If you want to shoot macro photography, sure, you can buy dedicated macro lenses. But, there are two simpler and cheaper ways to go macro and use the lenses you already own. In this video, photographer Andres Moline will show you how to turn any lens into a macro lens on the budget.
I love macro photography as it enables us to see the beauty in small things.
For this particular project, I wanted to show details (including textures) of a mundane object; an old rusty screw on a piece of wood (an old cutting board). In addition, I wanted to illustrate how the focus shifts on an object with an odd shape like this across the frame using video animation of the individual still images.
You already know there are hundreds of millions of sweat pores on your skin. But have you ever seen them in action? Timelapse Vision has created a timelapse video of sweat pores on the ridges of fingertips. They are the reason why you leave fingerprints on surfaces, and why your phone screen gets smudgy.
The timelapse is fantastic: it’s well made, but its true value is in the fact that it shows something we all have, but never get to see from such proximity.
There are plenty of ways to take photos of snowflakes. Some are complicated, some are simple, and some are DIY to the max. Photographer Chrissy Kerkhof shared with us a very simple setting she used to take clear and crisp snowflake photos. It takes only one additional piece of gear to the lens and the camera.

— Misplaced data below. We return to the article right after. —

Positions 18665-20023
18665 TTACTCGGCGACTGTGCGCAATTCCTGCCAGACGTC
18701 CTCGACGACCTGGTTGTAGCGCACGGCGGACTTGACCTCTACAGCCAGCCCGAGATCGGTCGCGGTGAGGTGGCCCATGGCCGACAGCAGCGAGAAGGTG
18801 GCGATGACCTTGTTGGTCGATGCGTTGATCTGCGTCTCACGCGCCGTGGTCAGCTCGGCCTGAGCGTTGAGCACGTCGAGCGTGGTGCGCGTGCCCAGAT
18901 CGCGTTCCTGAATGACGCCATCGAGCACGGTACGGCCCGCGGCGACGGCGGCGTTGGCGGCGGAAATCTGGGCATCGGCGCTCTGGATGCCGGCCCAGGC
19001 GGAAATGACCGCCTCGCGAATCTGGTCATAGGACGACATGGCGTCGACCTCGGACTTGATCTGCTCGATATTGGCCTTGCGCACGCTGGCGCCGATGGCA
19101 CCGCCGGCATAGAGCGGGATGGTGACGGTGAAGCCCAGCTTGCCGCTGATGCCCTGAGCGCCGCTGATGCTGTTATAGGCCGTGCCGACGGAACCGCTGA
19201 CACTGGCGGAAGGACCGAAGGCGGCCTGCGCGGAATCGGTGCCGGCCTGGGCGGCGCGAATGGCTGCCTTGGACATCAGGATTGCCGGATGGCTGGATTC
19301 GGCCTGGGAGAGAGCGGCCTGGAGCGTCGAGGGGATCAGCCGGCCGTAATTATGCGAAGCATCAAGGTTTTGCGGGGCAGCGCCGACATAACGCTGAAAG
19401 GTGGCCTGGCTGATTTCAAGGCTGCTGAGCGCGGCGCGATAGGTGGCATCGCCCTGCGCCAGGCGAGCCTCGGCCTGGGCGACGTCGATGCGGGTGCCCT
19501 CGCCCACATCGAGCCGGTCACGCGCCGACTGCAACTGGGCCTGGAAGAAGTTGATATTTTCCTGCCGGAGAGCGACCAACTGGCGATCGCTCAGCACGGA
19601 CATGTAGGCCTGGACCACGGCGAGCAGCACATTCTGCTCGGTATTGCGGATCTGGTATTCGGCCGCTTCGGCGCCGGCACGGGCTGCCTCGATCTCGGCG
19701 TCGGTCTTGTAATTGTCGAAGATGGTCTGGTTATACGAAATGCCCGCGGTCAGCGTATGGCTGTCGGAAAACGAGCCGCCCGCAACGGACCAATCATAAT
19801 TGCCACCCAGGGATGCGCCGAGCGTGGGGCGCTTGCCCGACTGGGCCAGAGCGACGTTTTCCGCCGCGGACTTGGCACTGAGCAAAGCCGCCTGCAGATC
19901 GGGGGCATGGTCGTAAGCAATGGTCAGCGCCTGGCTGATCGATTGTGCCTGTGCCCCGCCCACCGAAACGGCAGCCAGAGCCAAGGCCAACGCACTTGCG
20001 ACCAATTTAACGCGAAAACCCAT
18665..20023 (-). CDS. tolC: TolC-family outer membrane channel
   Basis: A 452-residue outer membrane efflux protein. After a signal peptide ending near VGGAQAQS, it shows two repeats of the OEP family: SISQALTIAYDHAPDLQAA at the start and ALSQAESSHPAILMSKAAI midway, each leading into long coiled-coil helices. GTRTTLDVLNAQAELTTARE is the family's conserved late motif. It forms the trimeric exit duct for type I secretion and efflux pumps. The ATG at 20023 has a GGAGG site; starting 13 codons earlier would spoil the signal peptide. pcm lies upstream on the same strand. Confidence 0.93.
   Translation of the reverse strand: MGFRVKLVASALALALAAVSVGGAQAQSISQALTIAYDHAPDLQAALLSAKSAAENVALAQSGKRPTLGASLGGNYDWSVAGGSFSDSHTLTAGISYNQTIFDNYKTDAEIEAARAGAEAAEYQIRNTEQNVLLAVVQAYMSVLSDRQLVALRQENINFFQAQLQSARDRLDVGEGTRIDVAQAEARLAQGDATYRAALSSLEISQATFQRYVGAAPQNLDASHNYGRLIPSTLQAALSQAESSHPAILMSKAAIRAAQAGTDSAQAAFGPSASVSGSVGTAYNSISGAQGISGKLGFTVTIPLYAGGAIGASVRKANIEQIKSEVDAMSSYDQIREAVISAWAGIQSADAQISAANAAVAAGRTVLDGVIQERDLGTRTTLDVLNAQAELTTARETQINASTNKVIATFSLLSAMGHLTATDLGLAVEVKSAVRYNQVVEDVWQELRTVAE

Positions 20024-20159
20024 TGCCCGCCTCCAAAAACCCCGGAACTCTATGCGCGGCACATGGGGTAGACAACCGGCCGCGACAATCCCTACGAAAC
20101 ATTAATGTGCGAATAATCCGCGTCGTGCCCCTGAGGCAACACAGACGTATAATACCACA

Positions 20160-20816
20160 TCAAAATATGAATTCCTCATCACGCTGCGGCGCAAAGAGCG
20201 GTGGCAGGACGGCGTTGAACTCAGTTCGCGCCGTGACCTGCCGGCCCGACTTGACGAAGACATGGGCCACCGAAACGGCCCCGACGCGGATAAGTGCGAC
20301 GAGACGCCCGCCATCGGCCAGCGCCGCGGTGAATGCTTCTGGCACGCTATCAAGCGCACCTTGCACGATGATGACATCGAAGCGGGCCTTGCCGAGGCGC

BLIPS is an ultra portable super slim pair of lenses for your smartphone. One offers macro, letting you focus much closer than your phone’s standard lens will allow. The other is a micro lens, allowing you to get even closer, for some big magnification.
Mobile macro lenses are certainly nothing new, but this is the first we’ve seen with such a small and unobtrusive form factor, making it ideal to slip in your wallet and keep with you when you’re out and about.
Innovation plays a large part in creativity and vice versa. When photographers are able to find the perfect balance of those two things, awesome ideas using unusual methods are created. Such is the case when Sedley Place was tasked with creating an innovative ad campaign for Diageo, the parent company of Smirnoff and Guinness. They decided on a “Liquid Landscape” theme, which would feature slow motion close up shots of frosty glasses of beer and swirling mixed drinks.
To be able to maintain a large depth of field while shooting moving liquids at macro ratios, the creators came up with an unorthodox equipment setup to capture extreme close-ups of frosty glasses of beer and mixed drinks. Using for a borescope camera, a type of camera used almost exclusively in the biological and science photography realms, the photographers were able to capture the mouth watering footage with very little loss of detail.